Victoria premier John Brumby on Wednesday criticised the Indian media and officials and said there had to be "some balance to the reporting" after it emerged that an Indian man who claimed to have been set alight by assailants in this Australian city had in fact accidentally burnt himself.
Jaspreet Singh, 29, of Essendon had on January 8 claimed he was set alight by unknown assailants near his home. But police allege he accidentally burnt himself while torching his car for an insurance claim.
Jaspreet Singh was charged with making a false report to police and criminal damage with a view to gaining financial advantage.
Brumby told reporters here: "I think I'll make a couple of comments and in a sense they go, as much as anything, to the way the Indian media and the, to a lesser extent some representatives in the Indian government, portray these events."
He also referred to the death of Ranjodh Singh whose body was found on the side of a road in New South Wales in December last year.
"I think the point needs to be made that the people who have been charged with that murder are both Indians," Australian news agency AAP quoted Brumby as saying.
"And we've had this (Jaspreet Singh) case, which attracted a lot of attention in India, and police have charged an individual with setting fire to himself.
"So I hope that there is some balance to the debate, some balance to the reporting in India and certainly to date that balance hasn't been there."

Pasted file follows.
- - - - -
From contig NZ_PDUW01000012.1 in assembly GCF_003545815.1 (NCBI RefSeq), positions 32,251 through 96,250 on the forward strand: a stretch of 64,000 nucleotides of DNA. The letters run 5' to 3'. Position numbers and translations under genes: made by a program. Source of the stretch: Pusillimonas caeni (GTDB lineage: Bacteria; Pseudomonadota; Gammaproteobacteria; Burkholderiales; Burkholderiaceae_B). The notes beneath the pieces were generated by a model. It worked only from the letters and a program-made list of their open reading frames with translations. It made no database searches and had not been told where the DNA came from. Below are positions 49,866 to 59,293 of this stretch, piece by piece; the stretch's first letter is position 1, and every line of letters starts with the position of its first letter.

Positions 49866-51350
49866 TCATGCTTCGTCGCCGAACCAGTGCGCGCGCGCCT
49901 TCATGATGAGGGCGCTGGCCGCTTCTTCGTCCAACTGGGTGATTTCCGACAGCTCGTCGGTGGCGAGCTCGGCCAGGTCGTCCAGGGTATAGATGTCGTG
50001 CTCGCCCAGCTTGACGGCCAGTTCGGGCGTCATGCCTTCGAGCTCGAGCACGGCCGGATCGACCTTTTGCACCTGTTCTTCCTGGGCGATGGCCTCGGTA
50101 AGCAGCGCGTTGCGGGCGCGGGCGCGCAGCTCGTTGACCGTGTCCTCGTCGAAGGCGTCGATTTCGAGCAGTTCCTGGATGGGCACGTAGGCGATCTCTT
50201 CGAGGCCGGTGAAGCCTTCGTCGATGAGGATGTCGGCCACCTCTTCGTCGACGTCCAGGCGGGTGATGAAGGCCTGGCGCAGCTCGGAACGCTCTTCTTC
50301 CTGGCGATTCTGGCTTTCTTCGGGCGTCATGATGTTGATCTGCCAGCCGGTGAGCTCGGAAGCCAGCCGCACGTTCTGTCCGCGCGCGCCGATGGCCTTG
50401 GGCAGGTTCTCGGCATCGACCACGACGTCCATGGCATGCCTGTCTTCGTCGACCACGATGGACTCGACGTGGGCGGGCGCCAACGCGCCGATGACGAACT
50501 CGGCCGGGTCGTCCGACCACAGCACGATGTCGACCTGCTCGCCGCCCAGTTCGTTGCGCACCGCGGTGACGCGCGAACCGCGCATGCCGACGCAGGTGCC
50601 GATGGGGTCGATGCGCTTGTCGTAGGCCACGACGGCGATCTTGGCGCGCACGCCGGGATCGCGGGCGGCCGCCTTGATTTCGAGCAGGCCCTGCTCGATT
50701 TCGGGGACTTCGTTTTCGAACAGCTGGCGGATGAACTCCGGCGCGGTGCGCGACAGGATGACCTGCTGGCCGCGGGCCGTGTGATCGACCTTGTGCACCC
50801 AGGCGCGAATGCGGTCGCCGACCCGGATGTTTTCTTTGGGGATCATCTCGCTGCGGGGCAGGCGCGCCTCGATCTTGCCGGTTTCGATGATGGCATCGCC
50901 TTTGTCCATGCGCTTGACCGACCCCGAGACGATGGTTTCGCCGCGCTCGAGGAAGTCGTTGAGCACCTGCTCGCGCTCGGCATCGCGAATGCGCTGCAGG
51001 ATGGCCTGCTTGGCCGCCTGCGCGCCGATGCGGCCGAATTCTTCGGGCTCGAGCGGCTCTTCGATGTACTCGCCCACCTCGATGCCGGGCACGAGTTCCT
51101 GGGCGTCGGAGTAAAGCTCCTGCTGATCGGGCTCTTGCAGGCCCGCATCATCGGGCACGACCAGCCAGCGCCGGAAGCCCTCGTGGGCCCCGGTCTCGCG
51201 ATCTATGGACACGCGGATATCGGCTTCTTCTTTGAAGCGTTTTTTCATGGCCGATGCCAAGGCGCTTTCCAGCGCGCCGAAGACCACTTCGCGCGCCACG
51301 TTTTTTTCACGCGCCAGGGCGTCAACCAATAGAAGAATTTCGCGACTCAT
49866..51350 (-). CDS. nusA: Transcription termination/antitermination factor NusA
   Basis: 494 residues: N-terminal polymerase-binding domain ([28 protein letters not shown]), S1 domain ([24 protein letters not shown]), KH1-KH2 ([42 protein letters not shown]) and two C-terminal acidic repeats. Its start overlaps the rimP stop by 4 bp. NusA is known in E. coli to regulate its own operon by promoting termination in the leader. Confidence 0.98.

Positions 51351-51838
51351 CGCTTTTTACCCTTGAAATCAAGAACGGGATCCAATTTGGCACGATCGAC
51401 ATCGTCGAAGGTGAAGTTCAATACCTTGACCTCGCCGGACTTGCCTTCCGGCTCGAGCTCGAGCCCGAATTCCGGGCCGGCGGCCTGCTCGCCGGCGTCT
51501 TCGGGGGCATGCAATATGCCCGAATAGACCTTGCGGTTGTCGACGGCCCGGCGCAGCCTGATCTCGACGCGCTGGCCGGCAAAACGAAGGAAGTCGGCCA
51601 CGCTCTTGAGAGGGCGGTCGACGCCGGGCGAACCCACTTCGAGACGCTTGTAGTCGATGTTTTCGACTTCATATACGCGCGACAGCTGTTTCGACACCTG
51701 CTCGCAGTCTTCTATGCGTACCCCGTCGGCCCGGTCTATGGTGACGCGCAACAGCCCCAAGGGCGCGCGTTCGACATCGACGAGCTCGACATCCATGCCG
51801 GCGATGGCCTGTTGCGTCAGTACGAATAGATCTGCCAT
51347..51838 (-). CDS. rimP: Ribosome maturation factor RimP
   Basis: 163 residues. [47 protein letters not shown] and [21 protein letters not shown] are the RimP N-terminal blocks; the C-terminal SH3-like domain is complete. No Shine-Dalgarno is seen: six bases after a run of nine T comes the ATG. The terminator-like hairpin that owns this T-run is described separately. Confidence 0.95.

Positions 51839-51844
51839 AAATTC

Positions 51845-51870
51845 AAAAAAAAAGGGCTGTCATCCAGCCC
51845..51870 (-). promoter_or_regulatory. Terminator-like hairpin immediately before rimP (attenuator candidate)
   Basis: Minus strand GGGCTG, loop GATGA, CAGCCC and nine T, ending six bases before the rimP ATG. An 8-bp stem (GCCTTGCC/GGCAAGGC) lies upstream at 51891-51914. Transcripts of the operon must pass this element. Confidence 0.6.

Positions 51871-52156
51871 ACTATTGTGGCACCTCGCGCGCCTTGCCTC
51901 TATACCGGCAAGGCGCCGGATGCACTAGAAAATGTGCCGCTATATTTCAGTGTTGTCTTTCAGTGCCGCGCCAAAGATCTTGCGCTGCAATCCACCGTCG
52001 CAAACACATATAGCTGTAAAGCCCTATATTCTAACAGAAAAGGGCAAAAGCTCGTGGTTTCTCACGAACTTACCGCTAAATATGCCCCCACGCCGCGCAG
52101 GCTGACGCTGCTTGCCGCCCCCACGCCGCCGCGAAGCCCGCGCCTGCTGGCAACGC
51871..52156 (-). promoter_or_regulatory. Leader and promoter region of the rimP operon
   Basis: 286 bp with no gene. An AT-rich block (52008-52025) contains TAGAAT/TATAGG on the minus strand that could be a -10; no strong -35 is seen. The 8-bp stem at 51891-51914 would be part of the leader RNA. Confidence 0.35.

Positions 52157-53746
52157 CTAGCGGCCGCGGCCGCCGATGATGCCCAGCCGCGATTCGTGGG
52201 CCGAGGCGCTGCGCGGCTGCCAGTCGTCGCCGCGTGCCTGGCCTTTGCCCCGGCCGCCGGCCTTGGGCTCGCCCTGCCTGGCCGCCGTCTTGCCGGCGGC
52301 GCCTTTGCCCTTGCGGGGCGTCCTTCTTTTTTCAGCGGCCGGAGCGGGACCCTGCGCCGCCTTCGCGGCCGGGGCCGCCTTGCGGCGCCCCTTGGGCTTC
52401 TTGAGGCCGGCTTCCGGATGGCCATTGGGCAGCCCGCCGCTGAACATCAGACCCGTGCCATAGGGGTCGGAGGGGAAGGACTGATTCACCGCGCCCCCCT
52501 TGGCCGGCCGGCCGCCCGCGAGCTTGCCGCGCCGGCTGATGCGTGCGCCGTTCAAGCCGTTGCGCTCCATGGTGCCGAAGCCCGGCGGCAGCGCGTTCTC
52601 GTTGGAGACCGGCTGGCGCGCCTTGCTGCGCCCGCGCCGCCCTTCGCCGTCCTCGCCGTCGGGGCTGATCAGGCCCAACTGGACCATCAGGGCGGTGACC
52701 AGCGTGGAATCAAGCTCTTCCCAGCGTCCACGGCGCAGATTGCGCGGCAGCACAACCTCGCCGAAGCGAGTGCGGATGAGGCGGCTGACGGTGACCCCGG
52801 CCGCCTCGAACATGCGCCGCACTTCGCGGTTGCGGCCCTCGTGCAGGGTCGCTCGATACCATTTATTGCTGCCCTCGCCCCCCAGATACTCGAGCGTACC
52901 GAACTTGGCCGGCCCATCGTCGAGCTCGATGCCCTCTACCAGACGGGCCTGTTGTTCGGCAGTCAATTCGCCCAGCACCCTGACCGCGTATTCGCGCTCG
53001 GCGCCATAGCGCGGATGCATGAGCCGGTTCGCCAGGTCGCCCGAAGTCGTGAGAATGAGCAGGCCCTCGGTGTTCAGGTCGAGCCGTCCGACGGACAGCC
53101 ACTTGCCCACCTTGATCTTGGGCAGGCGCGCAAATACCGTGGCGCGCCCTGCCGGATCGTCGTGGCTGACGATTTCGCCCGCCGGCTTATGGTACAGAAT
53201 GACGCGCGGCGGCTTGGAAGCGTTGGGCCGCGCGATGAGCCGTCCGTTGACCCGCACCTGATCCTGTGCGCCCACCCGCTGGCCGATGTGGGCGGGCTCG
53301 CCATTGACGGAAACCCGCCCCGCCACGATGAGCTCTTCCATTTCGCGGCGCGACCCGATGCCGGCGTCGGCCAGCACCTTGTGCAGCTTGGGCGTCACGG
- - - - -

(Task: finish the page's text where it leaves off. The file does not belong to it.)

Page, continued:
Jaspreet Singh told police he was doused with petrol and set alight as he parked his car near his home on January 8. He was taken to hospital with burns to 15 per cent of his body, Sydney Morning Herald reported.
Detective Senior Constable Danielle O'Keefe told a court on Tuesday that Jaspreet Singh suffered the burns while trying to torch his 2003 Ford Futura.
"Inquiries have led us to believe that Mr Singh is in some financial difficulty and that he intended to sell his car but instead stood to gain $11,000 from an insurance claim out of this particular incident," she was quoted as saying.
Police obtained security footage showing Jaspreet Singh buying a 15-litre opaque plastic container and 15.96 litres of petrol on the day before the attack. The container and other evidence was found at his unit when he was arrested on Tuesday, O'Keefe said.
At the time of the incident, a police official had observed the attack as "a bit strange" and said there was no evidence the attack was racially motivated.